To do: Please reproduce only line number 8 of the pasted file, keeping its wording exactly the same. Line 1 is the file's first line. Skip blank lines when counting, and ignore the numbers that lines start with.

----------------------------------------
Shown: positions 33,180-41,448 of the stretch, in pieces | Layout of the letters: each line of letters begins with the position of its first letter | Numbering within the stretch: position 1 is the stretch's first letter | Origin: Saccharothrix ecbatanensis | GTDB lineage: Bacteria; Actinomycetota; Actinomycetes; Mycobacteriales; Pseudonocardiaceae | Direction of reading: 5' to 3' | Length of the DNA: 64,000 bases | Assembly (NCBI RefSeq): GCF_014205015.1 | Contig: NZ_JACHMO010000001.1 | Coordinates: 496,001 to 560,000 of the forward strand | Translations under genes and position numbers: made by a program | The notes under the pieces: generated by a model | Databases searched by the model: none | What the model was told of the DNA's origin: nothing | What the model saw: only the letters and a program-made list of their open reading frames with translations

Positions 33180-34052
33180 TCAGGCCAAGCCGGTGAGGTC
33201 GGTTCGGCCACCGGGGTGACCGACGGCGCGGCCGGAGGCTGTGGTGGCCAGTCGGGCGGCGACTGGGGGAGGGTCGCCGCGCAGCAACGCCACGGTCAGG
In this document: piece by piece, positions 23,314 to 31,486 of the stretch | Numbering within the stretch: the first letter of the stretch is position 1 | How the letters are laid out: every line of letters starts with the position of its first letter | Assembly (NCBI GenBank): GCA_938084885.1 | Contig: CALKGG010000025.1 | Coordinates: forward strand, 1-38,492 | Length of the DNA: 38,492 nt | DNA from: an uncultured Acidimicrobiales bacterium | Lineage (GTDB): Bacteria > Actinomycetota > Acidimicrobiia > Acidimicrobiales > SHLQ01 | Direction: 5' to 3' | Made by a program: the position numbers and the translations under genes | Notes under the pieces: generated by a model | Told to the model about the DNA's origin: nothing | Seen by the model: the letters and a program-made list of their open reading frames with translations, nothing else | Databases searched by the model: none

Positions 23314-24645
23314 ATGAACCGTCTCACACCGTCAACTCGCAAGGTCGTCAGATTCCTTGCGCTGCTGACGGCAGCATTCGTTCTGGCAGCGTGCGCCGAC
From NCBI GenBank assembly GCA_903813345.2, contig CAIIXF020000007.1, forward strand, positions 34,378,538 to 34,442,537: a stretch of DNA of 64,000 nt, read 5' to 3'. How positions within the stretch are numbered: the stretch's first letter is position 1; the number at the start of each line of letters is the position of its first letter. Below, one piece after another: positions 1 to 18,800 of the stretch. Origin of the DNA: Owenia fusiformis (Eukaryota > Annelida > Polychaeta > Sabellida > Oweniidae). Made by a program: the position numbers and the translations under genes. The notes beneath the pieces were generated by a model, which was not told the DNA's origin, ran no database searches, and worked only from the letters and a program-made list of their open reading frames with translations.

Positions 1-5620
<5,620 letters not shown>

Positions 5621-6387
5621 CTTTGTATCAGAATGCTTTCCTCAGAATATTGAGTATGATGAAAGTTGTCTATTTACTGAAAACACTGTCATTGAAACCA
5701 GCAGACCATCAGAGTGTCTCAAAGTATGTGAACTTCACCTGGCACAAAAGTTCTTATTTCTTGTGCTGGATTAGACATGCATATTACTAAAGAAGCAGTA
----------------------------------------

From NCBI GenBank assembly GCA_903813345.2, contig CAIIXF020000007.1, forward strand, positions 34,378,538 to 34,442,537: a stretch of DNA of 64,000 nt, read 5' to 3'. How positions within the stretch are numbered: the stretch's first letter is position 1; the number at the start of each line of letters is the position of its first letter. Below, one piece after another: positions 1 to 18,800 of the stretch. Origin of the DNA: Owenia fusiformis (Eukaryota > Annelida > Polychaeta > Sabellida > Oweniidae). Made by a program: the position numbers and the translations under genes. The notes beneath the pieces were generated by a model, which was not told the DNA's origin, ran no database searches, and worked only from the letters and a program-made list of their open reading frames with translations.